Upsetting experiences of end of life care, including nurses and doctors refusing or seeming “frightened” to provide pain relief, highlight the need for urgent improvements in symptom management, say researchers.
The management of pain, breathing difficulties, nutrition and hydration in the final days of life were among key areas of concern for both relatives and healthcare professionals highlighted in a new analysis by the Marie Curie Palliative Care Research Centre at the University of Cardiff.
“Symptoms such as pain and breathlessness remain at the forefront of people’s concerns”
The study – based on responses to a UK-wide survey of views and experiences of end of life care – concludes that more work is needed to reduce suffering and distress for patients and their families at this crucial time.
The researchers analysed results from the Palliative and End of life Care Priority Setting Partnership survey, which was shared online and via Marie Curie hospices and nursing services from December 2013 to May 2014, and was completed by more than 1,400 people.
They honed in on 190 responses specifically relating to symptom management, hydration and nutrition for the latest study, the findings from which are published in the journal BMC Palliative Care.
This found pain was the most common area of symptom management raised by those who took part in the survey, with many bereaved relatives sharing upsetting or traumatic experiences of loved ones’ uncontrolled pain.
“Crucially this evidence should inform clinical practice in order to reduce distress”
Distressing accounts include one bereaved carer who said their dying mother felt like she was being “tortured”. “Mummy said to me that why was she suffering so when she had been good all her life and was this the Medieval age as she was being tortured?” the carer explained.
Several questioned the competence and confidence of healthcare professionals, including nurses and junior doctors, when it came to effectively managing pain, while others highlighted reluctance to prescribe or administer analgesia when someone was clearly suffering.
“One respondent described nurses refusing to give morphine to their dying relative,” noted the paper.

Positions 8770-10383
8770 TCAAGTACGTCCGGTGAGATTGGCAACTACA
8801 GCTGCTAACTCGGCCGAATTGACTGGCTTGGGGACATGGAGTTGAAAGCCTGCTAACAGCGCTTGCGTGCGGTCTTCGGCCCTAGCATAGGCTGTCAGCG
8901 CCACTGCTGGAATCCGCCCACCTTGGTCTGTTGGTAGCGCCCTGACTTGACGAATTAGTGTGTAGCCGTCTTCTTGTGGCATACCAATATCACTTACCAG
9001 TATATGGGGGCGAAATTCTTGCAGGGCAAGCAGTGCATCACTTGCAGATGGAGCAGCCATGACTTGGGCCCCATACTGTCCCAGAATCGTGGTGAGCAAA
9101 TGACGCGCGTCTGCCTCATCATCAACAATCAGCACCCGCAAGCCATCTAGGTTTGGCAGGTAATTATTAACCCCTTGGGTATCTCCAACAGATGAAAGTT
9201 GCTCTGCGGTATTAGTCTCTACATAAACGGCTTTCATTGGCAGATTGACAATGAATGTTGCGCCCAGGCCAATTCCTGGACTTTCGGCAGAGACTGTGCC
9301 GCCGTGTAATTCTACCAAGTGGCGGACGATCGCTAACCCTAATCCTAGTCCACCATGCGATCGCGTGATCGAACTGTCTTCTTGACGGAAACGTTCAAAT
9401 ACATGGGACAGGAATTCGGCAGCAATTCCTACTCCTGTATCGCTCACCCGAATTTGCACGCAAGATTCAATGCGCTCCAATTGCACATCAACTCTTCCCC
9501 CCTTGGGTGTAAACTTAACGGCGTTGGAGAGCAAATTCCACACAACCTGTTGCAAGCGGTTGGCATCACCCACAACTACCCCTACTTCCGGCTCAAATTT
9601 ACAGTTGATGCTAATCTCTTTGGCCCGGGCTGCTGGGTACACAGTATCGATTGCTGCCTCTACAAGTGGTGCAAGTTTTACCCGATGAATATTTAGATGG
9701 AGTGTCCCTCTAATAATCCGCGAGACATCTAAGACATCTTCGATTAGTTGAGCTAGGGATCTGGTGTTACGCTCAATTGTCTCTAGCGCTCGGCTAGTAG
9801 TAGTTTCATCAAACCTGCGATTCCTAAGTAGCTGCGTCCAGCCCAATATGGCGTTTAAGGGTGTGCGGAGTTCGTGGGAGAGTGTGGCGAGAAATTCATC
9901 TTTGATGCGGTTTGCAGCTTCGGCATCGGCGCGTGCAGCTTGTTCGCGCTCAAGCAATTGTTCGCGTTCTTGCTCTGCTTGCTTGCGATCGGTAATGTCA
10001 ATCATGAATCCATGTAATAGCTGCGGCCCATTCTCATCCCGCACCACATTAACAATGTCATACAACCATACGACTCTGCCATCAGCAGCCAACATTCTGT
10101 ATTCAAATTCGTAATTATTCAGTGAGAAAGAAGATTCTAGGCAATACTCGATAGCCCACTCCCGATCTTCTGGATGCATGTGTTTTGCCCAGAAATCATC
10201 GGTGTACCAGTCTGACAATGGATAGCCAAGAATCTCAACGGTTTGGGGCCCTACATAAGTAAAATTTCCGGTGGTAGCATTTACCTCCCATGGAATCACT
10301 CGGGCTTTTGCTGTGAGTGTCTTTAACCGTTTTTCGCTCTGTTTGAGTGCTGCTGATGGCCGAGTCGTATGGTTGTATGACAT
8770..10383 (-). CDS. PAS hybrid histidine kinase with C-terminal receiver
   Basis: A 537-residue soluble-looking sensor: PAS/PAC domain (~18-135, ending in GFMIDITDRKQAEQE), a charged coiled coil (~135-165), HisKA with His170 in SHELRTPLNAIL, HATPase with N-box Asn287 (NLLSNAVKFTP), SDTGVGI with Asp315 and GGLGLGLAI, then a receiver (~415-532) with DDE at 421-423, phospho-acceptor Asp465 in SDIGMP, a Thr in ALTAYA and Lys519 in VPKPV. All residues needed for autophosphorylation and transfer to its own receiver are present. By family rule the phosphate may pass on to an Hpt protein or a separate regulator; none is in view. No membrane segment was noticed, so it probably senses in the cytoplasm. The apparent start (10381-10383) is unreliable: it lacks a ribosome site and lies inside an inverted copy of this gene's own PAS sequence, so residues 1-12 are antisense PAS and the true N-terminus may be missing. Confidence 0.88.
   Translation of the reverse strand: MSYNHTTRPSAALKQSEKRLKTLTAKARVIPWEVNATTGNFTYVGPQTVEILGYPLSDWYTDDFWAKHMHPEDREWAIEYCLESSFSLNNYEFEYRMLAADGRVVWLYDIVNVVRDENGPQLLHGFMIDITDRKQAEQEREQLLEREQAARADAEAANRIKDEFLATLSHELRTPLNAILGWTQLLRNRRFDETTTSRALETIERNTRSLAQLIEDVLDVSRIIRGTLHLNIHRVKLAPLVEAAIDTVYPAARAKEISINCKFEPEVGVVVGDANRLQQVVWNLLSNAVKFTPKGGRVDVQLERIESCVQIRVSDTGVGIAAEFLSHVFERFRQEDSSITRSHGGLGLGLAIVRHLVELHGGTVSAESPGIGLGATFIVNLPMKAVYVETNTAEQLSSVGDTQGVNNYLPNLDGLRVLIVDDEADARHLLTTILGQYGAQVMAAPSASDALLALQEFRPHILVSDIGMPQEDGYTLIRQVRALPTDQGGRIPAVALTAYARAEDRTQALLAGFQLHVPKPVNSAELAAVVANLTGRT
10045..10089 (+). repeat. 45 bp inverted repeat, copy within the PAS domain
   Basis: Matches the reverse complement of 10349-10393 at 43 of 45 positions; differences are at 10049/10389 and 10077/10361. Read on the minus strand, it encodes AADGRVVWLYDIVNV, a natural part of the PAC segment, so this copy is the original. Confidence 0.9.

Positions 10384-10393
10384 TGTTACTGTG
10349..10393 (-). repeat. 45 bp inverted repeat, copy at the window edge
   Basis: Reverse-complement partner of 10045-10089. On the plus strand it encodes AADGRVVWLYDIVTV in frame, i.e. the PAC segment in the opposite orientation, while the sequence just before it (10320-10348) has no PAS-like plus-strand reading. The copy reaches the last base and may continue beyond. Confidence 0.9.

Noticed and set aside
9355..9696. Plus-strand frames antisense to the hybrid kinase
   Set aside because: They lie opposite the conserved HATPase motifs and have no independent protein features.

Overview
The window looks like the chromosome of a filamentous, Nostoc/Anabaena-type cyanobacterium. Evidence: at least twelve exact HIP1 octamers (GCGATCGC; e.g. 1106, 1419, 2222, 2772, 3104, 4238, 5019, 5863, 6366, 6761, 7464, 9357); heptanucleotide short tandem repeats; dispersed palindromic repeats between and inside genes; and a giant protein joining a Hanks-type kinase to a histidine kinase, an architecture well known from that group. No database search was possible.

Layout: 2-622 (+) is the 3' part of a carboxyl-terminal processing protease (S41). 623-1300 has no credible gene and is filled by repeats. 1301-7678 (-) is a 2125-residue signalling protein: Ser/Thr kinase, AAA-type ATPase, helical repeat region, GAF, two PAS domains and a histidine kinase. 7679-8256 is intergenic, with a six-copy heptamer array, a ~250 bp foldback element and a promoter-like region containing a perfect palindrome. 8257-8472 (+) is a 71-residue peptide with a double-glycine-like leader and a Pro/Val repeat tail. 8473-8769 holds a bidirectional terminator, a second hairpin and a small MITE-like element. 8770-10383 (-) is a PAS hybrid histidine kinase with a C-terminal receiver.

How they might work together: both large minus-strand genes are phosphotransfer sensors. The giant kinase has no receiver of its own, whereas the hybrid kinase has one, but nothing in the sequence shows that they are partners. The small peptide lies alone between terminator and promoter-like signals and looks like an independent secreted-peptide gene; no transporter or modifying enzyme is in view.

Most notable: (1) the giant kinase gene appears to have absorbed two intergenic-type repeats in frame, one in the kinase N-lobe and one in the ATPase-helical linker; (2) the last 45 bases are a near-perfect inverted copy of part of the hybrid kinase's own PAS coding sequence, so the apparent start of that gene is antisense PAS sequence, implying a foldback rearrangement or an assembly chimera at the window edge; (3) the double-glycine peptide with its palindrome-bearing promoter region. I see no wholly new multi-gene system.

Others queried why healthcare professionals were seemingly wary of delivering desperately-needed pain relief.
“Why is it that people who are delegated tasks e.g. pain control are often frightened to do their job - with drugs often late or ineffective?” asked one member of the public.
“Why does it still take so long to get someone to come and give pain relief etc out of hours?”
Marie Curie nurse
Much of the worry about pain management at home related to out-of-hours care provision and whether patients could quickly access pain relief round the clock and at weekends.
“Why does it still take so long to get someone to come and give pain relief etc out of hours? The patients should be able to get pain relief etc. very quickly,” said one Marie Curie nurse.
Bereaved carers also expressed “significant concern” about hydration and nutrition, describing extreme stress and anxiety around the denial of food and fluids and fears that it was “cruel” not to hydrate patients.
The survey data also reveals feelings of “guilt, anger and sorrow” about the deployment of the controversial Liverpool Care Pathway, which is now no longer used.
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“It still haunts me whether we did the right thing, and now that it has been stopped, I live with a terrible feeling of guilt that my suspicions were right,” said one carer.
She added: “It felt wrong to stop fluids but the doctor told me she would effectively drown if they were continued. My mother kept trying to speak to me but was too weak, and I couldn’t make out what she was saying. I am so afraid that she was asking for water.”
Meanwhile, some carers described instances where there was pressure to provide artificial hydration when it was against the patient’s or family’s wishes.
Several healthcare professionals who took part in the survey said they felt more research was needed to determine the nutritional and hydration needs of people towards the end of life to help provide reassurance to relatives.
Guidelines on hydration and nutrition at end of life were subsequently developed by the Royal College of Nursing in 2015, but the researchers said their impact on practice was “currently unknown”.
Annmarie Nelson, professor of supportive and palliative care and scientific director at the Marie Curie Palliative Care Research Centre, said the findings showed there was a need for more comprehensive research and guidance on effective symptom management at end of life.
“Despite the advances we are seeing in the field of palliative care, symptoms such as pain and breathlessness remain at the forefront of people’s concerns,” she said.
“What this analysis shows is that there are significant concerns around uncontrolled symptoms among patients and carers, but also among healthcare professionals, who feel that there should be clearer guidance, particularly with regards to nutrition and hydration,” she added.
Dr Jessica Baillie
Adult nursing lecturer Dr Jessica Baillie, also RCBC (Research Capacity Building Collaboration) Wales postdoctoral research fellow at Cardiff’s school of healthcare sciences, stressed the need for more research and funding to allow that to happen.
“While the findings point to the importance of open and honest conversations between healthcare professionals and patients and carers, there is clearly also a need for more robust evidence around interventions and greater recognition of the fact that palliative care research is currently underfunded,” she said.
“Crucially this evidence should inform clinical practice in order to reduce distress for both patients and their families,” she added.